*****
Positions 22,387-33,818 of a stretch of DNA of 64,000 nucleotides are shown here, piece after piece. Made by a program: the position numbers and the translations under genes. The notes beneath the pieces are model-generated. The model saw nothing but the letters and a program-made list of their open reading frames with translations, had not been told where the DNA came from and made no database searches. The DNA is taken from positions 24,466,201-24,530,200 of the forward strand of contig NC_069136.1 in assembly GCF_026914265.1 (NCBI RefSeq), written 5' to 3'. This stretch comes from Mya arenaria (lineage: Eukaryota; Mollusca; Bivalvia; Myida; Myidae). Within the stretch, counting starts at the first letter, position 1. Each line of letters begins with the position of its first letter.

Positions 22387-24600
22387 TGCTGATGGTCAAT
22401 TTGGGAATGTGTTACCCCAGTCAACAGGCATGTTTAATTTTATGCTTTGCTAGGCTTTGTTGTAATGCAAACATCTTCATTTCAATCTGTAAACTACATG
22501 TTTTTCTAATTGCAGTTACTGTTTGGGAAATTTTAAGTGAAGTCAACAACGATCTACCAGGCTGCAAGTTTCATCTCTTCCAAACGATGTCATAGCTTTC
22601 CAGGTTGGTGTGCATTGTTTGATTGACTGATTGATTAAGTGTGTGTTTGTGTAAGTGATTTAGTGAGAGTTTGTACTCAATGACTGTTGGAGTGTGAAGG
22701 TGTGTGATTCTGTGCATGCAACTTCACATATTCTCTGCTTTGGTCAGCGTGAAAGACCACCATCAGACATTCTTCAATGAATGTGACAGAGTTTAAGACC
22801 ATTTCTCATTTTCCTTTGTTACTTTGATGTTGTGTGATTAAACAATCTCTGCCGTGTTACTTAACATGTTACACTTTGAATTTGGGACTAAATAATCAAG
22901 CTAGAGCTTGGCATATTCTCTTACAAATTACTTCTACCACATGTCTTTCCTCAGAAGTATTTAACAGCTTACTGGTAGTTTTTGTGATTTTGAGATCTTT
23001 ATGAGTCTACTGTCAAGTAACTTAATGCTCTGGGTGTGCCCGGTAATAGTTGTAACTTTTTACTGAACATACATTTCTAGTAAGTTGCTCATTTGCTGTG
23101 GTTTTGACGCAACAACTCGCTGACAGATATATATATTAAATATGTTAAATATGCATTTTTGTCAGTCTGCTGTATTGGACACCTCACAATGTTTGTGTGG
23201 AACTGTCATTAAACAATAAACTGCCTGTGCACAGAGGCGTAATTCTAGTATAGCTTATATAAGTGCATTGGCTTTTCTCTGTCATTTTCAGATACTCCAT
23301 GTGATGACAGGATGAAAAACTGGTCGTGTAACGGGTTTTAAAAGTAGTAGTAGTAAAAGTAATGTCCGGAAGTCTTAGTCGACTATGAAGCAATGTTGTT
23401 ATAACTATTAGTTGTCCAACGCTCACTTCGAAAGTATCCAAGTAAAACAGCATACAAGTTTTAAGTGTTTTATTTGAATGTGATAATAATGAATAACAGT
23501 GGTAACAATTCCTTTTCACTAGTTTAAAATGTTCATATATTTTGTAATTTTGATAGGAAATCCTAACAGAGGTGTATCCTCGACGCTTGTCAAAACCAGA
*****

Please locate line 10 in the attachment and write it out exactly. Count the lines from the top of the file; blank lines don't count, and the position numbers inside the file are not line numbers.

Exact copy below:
23001 ATGAGTCTACTGTCAAGTAACTTAATGCTCTGGGTGTGCCCGGTAATAGTTGTAACTTTTTACTGAACATACATTTCTAGTAAGTTGCTCATTTGCTGTG